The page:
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The cryptocurrency industry has been busy with the sudden collapse of FTX, one of the top crypto exchanges (banks), for almost two months now. Many people still can’t get their money out of FTX, and another ruling is more bad news for people using exchanges.

Celsius, a popular crypto lending firm, filed for bankruptcy back in July and is still undergoing legal proceedings. Bankruptcy generally prioritizes investors getting their money back over customers getting their money back, and in the case, there isn’t much in the way of bank-adjacent laws forcing crypto exchanges to work differently.

The judge overseeing proceedings for Celsius, Martin Glenn, ruled that Celsius’ terms of use meant “the cryptocurrency assets became Celsius’s property,” according to The Washington Post. In other words, if you used Celsius, you agreed to give up control of your money by agreeing to the terms of service.

The ruling shouldn’t have a sudden effect across the entire industry — it’s a ruling about one specific company’s terms of service, not a court decision or new law about all crypto companies and exchanges. However, it’s possible the terms of service for other crypto exchanges could be interpreted in a similar way. In the United States, the Federal Deposit Insurance Corporation (FDIC) generally protects money stored in traditional (fiat) banks, but there’s no regulation like that in place for crypto exchanges operating in the US.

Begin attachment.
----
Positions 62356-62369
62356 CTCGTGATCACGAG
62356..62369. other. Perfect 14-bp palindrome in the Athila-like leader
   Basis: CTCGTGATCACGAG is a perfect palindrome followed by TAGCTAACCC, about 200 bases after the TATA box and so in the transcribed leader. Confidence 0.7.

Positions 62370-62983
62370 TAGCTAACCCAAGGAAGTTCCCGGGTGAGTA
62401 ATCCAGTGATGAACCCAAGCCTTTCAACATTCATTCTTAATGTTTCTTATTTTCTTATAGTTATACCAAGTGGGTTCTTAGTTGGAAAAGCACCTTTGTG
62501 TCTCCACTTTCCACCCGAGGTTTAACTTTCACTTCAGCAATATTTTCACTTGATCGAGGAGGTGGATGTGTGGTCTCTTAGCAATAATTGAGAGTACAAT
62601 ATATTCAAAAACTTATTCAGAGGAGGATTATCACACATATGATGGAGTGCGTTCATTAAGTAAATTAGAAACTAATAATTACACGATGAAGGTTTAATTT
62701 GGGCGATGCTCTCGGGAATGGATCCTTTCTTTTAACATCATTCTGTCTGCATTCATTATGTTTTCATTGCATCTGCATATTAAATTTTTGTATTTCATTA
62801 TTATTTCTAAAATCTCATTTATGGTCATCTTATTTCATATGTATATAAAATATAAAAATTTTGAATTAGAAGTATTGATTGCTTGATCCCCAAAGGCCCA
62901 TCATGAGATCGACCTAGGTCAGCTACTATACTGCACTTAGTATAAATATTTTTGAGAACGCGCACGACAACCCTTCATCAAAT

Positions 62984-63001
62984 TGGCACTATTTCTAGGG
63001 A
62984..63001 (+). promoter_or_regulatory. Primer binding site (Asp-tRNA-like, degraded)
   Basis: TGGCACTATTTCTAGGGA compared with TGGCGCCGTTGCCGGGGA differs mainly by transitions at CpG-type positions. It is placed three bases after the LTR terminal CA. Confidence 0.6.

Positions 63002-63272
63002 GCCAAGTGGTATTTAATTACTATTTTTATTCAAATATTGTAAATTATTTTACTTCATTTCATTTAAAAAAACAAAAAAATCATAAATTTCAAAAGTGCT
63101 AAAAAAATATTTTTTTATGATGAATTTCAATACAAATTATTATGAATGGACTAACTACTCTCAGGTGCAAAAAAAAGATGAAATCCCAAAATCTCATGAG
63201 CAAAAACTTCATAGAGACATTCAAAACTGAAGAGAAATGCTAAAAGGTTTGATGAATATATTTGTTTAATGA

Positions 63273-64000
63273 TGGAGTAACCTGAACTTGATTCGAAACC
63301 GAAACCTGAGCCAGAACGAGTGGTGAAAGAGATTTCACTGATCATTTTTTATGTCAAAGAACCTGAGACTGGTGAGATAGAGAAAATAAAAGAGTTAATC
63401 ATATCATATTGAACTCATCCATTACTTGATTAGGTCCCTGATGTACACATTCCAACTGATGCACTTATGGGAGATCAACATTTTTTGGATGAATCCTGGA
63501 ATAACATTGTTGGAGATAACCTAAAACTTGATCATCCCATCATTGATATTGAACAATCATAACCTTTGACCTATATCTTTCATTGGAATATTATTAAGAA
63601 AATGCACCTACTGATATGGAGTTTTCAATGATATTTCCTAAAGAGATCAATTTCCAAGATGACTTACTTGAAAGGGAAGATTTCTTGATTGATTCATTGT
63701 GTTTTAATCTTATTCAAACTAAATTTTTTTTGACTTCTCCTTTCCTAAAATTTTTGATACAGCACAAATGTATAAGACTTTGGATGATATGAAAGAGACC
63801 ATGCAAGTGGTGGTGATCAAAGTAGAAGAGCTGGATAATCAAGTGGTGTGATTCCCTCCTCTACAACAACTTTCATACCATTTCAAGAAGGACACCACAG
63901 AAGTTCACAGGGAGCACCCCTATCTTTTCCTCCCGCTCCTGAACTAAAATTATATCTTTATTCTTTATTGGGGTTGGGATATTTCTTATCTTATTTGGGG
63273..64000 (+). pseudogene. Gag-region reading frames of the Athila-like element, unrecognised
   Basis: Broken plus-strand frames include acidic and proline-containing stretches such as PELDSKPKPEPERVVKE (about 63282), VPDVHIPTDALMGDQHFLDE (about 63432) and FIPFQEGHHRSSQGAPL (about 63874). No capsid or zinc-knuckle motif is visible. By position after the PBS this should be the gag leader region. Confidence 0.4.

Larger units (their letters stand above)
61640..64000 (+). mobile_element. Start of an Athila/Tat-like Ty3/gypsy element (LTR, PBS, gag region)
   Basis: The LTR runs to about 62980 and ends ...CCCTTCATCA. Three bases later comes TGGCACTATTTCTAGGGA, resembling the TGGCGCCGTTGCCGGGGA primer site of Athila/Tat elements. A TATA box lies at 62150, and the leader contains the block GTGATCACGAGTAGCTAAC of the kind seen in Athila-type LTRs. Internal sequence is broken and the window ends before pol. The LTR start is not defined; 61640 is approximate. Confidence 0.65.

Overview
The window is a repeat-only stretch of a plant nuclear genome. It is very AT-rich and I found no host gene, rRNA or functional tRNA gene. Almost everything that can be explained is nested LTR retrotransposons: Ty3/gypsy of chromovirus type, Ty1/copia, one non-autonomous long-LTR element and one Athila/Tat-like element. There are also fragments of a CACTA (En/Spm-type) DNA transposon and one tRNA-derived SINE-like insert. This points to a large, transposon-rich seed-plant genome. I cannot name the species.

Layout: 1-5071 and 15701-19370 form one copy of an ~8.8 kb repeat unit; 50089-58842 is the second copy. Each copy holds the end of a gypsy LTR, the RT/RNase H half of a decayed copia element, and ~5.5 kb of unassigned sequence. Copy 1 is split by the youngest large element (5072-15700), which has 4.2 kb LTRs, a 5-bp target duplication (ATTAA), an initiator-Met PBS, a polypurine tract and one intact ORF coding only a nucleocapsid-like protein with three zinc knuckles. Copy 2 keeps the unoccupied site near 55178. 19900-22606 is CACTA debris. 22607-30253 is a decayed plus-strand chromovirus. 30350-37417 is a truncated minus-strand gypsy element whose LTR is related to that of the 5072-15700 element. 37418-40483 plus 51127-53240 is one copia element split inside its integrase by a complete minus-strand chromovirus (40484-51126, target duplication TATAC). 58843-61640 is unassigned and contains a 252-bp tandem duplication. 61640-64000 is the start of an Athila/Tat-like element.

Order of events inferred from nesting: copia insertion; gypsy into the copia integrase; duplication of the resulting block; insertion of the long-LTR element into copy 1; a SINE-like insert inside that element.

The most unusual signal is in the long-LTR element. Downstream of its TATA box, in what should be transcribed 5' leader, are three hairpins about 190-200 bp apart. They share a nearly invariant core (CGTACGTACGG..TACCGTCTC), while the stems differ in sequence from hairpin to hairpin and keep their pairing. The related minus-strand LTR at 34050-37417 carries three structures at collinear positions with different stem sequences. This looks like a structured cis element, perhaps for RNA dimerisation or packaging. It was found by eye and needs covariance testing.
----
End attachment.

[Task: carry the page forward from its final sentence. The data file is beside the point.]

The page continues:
The bankruptcy proceedings for Celsius is another indicator your money probably isn’t safe in any crypto exchange. FTX, formerly one of the world’s most popular crypto exchanges, is still undergoing bankruptcy and reorganization. The process revealed that much of FTX’s funds (including customer money held in the exchange) was provided to sister trading firm Alameda, and FTX itself eventually became insolvent. The sudden collapse of FTX has had a ripple effect, causing a few other high-profile crypto companies to collapse — mostly from holding vast reserves of FTX’s crypto token (which is now mostly worthless).

If you’re determined to stay in the crypto ecosystem, you should probably transfer (at least some of) your funds to a hardware wallet, where your money can’t be used as a slush fund by an exchange or handed to investors if an exchange collapses. Your crypto will probably continue declining in value, though.

Source: The Washington Post

Profile Photo for Corbin Davenport Corbin Davenport
Corbin Davenport is the News Editor at How-To Geek, an independent software developer, and a podcaster. He previously worked at Android Police, PC Gamer, and XDA Developers.
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